Monday, August 20, 2018

Paris: City Of Rats

                Rats are crawling all over Paris. And under Paris. According to a report in the Wall St. Journal, they are turning up in supermarkets, parks and nurseries…and almost everywhere else. One rat control expert recently estimated that there are 4 million rats residing in the City of Light, far eclipsing the number of human residents.
                City officials say that underground construction projects, the rising of the Seine river, and improper disposal of rubbish are causing more and more rats to dwell above ground. Most of the rats are wild, but some were likely raised as pets and released while others may have escaped from laboratories. The officials convened a meeting last fall to discuss ways to reduce the population. At which time ten protesters strode forth, denouncing plans to poison and trap the vermin as needless forms of unusual cruelty. Their suggestion? Deploy birth-control drugs on the randy rodents. Yes, that’s correct, we’ve “advanced” to the point where taxpayers are expected to pay for birth control for rats, now. I’m certain that program would be a model of precise execution and efficiency. Would city employees drop off hundreds of thousands of tiny condoms, diaphragms and educational videos around likely breeding areas?
                This past January, a Paris trash collector video recorded hundreds of rats swarming around in a large garbage container. One of the rodents leapt at him. The video went viral. The sanitary engineer remarks in the recording: “It can’t go on like this. It’s a huge plague.” That should have gotten people’s attention.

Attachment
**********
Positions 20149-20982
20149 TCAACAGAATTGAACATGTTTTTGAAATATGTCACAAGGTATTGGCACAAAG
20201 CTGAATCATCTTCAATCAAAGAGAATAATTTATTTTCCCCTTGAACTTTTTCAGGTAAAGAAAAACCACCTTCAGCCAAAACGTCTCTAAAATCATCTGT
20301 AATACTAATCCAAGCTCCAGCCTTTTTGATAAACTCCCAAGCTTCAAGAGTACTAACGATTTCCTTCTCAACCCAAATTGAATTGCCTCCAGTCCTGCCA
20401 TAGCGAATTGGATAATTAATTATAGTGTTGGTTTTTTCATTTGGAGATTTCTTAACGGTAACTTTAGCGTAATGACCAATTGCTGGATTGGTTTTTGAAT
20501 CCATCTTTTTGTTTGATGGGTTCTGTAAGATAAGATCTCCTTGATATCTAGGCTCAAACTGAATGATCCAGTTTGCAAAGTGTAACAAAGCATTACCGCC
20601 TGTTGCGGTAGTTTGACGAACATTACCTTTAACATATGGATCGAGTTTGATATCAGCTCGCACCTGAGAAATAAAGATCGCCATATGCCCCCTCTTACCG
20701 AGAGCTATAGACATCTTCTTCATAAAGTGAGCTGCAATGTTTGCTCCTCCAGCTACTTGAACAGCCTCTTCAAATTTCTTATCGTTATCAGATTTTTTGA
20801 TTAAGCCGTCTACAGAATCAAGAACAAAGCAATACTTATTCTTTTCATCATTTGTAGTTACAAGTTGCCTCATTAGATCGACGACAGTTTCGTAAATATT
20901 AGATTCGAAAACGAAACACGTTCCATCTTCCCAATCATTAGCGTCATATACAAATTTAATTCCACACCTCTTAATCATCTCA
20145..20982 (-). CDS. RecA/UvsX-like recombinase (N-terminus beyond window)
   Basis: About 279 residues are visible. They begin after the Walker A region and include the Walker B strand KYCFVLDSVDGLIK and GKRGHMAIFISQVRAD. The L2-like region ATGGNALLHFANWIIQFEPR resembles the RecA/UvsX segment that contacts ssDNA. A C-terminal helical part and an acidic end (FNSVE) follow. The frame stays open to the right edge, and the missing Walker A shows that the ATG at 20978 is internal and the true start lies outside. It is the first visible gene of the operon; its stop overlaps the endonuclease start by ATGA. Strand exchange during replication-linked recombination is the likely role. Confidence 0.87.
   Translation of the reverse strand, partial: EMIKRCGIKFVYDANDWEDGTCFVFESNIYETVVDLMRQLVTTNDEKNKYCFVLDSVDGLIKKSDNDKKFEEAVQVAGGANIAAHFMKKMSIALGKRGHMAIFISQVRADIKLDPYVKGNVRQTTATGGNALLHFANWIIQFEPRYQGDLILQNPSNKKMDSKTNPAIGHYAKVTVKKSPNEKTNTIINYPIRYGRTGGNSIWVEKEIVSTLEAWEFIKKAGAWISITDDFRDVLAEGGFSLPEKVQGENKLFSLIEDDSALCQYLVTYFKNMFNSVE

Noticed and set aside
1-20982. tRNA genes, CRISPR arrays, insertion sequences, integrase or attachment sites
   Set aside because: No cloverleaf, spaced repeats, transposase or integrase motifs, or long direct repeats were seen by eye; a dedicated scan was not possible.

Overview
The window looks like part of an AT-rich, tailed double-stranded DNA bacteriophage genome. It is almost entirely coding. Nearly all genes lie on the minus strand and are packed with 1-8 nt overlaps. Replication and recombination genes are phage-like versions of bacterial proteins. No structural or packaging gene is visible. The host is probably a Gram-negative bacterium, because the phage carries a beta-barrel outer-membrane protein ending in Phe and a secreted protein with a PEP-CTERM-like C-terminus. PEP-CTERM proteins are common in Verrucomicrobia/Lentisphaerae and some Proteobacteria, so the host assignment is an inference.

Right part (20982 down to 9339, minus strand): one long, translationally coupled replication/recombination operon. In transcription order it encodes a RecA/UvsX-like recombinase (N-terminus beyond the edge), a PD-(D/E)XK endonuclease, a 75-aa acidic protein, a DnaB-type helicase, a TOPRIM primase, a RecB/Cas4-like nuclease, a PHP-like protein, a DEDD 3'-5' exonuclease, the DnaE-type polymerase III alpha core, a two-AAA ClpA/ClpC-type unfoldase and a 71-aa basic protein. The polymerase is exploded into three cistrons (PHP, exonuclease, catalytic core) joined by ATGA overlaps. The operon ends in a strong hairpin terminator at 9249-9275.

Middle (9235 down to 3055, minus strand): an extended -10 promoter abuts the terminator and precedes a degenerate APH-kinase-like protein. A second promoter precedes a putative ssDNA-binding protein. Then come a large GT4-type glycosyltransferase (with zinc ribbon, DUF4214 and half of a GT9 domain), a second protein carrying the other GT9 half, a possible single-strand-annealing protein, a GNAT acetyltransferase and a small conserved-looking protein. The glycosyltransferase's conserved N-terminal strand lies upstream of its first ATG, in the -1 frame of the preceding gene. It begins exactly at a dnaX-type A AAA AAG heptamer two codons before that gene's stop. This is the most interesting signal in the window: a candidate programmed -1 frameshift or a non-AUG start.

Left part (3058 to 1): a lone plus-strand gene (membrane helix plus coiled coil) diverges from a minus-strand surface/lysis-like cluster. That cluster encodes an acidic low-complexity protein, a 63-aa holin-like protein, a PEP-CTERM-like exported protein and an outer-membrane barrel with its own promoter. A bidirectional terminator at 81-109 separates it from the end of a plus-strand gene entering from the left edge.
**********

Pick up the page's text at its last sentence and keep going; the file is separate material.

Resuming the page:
Flea-infested rats nearly eviscerated Europe in the Middle Ages by way of The Plague. The creatures invaded pantries and destroyed crops, and nearly 60% of the its population died as a result. On a continent steeped in history, one would think everyone would error on the side of self-preservation. One would be wrong.
                The city apparently has numerous pro-rat activists who believe rats have the same right to inhabit the city as any other mammal. They started an online petition to save the rats. It garnered nearly 26,000 signatures.
                The Wall Street Journal article cited the retired psychologist who created the petition. She said, “we are very disturbed,” adding that rights for rats are only seen as abnormal “because others are able to live among the banality of such cruelty.” She should have stopped at “we are very disturbed.” That would’ve been accurate. “Others are able to live among the banality of such cruelty?” You know she would never say the same thing about abortion, thus proving the cruelty of her banality.
                There exists a French Facebook group called “Rat-Prochement: Save the Rats.” It boasts 600 members…who take in “homeless rats.” Its founder says, “We really need to find a balance to live together.” Or die together. Her rats live in cages, but take turns roaming around her apartment. She and other activists dismiss unease with the rodents as a form of “rat phobia” and see themselves as part of a “resistance” movement.
                It was not so long ago that many French people took part in a truly heroic resistance movement. Rapprochement was wrong then. Rat-Prochement is wrong now. You’ve heard the expression “like rats abandoning a sinking ship.” Europe is turning that phrase on its head. If leftist policy prescriptions and sentiments continue to prevail in Europe, in all matters, great and small, rats will eventually be the only ones left aboard that ship of state.

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